July 1, 2007 Food chemists have shown that making a pizza crust with whole wheat flour and cooking it longer releases more antioxidants. These chronic disease-fighting compounds increased by 82 percent when baked at a higher temperature, by 60 percent when baked twice as long and doubled when the dough was left to rise an extra day.
There's no doubting its popularity -- we eat 350 slices every second in this country.
But no matter how much you love pizza, the tomato sauce on top does not mean you're getting your veggies for the day. In fact, it's usually unhealthy. Now, a new way to make pizza actually increases antioxidants which could help prevent cancer and heart disease from forming.
"The key important factor is that it's made with whole wheat flour," Marla Luther, a University of Maryland graduate student studying food sciences, says. Food chemists found that baking pizza longer, at higher temperatures gives the dough time to release more antioxidants, the nutrients in our bodies that help fight chronic disease. "The whole wheat flour is higher in antioxidants than just regular all purpose flour, and it's those antioxidants that we studied," Margaret Smitka, a registered dietician, says.
Antioxidants increased by as much as 60 percent when baked longer and as much as 82 percent when cooked in a hotter oven. Letting the dough rise for two days doubled the dough's antioxidant levels. "The important message is ... the little things you do at home may make your diet better," says Liangli Lu, Ph.D., a food chemist from the University of Maryland.
Taste testers confirmed this new baking style recipe is an easy way to cook up a great tasting pizza at home just by making a few simple changes in the kitchen. "As a general consensus, people really enjoyed this as a homemade pizza product," Smitka says.
BACKGROUND: A team of food chemists at the University of Maryland has discovered how to boost the antioxidant content of pizza dough by optimizing baking and fermentation methods. Diets rich in antioxidants are thought to reduce the risk of cancer and heart disease. Making popular foods healthier using the tools of chemistry could have a significant impact on public health.
ABOUT THE STUDY: The Maryland study is part of an ongoing effort to discover and develop new technologies that enhance the levels of natural antioxidants in grain-based food ingredients such as whole wheat flour. Pizza dough is one of the most popular wheat-based food products in the US. Pizza bakers have known for some time that longer baking times and higher temperatures can enhance the flavor of pizza. The new study shows that these intense baking conditions may also boost antioxidant levels in dough, especially whole wheat varieties. That's great news for fans of deep-dish, Chicago-style pizza, whose longer baking time and thicker crust could have the potential to deliver higher levels of antioxidants in comparison to other pizza styles.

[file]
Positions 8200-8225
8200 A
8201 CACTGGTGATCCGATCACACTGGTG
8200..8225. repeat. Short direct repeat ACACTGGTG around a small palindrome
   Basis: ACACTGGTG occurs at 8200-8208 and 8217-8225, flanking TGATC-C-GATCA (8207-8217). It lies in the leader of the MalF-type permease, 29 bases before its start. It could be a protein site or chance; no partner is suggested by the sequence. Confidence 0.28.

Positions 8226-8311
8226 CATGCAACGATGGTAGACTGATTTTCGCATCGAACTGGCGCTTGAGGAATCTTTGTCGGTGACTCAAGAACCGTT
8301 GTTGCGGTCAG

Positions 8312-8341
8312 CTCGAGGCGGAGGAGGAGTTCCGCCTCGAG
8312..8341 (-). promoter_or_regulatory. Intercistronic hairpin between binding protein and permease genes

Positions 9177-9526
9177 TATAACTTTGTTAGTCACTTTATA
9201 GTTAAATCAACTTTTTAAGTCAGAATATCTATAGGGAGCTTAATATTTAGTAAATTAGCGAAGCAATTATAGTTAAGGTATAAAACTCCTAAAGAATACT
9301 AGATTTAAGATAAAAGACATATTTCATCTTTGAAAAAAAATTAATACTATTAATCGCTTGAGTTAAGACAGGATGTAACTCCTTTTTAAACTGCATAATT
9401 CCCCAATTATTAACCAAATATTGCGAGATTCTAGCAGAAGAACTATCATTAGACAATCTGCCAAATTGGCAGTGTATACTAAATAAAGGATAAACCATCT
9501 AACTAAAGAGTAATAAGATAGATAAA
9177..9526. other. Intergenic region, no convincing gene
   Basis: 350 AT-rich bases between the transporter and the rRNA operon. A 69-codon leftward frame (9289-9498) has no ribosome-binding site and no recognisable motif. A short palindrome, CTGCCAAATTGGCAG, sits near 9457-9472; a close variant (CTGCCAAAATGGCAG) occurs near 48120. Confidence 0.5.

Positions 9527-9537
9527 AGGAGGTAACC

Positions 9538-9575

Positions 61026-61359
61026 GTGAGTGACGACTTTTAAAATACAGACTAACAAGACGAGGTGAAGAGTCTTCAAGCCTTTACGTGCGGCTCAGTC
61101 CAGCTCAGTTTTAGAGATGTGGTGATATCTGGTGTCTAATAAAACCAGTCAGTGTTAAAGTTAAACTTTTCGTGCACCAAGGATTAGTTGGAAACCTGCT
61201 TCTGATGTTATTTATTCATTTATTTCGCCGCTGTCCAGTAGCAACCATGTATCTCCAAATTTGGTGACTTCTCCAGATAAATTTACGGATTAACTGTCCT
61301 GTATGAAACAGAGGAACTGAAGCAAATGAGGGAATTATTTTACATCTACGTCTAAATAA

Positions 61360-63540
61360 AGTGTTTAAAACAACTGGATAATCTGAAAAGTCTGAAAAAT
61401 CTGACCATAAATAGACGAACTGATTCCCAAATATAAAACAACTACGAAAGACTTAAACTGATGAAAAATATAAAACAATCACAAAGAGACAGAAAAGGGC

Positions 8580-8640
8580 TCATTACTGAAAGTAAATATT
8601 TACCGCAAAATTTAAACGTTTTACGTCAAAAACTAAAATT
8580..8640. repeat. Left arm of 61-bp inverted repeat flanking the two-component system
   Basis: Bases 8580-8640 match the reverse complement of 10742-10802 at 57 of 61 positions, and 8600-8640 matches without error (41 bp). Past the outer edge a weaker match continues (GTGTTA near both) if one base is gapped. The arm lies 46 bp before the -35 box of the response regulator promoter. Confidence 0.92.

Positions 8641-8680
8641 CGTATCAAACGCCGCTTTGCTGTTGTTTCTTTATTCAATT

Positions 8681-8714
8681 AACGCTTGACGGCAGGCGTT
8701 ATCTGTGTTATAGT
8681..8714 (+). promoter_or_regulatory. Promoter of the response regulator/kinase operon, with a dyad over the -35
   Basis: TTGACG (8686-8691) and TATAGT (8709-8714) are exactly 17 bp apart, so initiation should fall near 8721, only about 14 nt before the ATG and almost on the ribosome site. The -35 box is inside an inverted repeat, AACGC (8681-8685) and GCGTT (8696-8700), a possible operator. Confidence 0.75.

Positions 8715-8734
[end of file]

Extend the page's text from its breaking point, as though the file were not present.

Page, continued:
WHAT THEY DID: The researchers exposed whole grain pizza dough from two different varieties of wheat to different baking temperatures, ranging from 400 to 500 degrees, and also to different baking times: from 7 to 14 minutes. A number of tests were used to measure changes in the crusts' antioxidant properties. They found that longer baking times or higher temperatures generally corresponded to higher levels of antioxidants. In fact, antioxidant levels increased by as much as 60% during longer baking times, and 82% during higher baking temperatures, depending on the type of wheat flour and antioxidant test being used. The researchers believe that the antioxidant boosting effect used in the study will be less obvious in pizza dough made with refined flour, because the bran and endosperm -- where the antioxidants are found -- have largely been removed. The exact mechanisms that could account for the increase are not yet known.
WHAT ARE ANTIOXIDANTS? Antioxidants are nutritional substances -- vitamins, minerals, and enzymes -- that can counteract the damaging, but normal, effects of oxidation in animal tissue. They block the oxidation process by neutralizing free radicals: chemically active atoms that grab electrons from the body, thereby damaging cells, proteins and DNA. The same process causes oils to go rancid and peeled apples to turn brown. Antioxidants may play a role in preventing diseases such as cancer, heart disease, stroke, Alzheimer's, and rheumatoid arthritis. However, consuming mega-doses of antioxidants can be harmful, causing diarrhea, bleeding, and the risk of toxic reactions.
ON THE WEB:
The recipe for healthier pizza crusts can be found here: http://www.newsdesk.umd.edu/scitech/pizzarecipe.cfm
Editor's Note: This article is not intended to provide medical advice, diagnosis or treatment.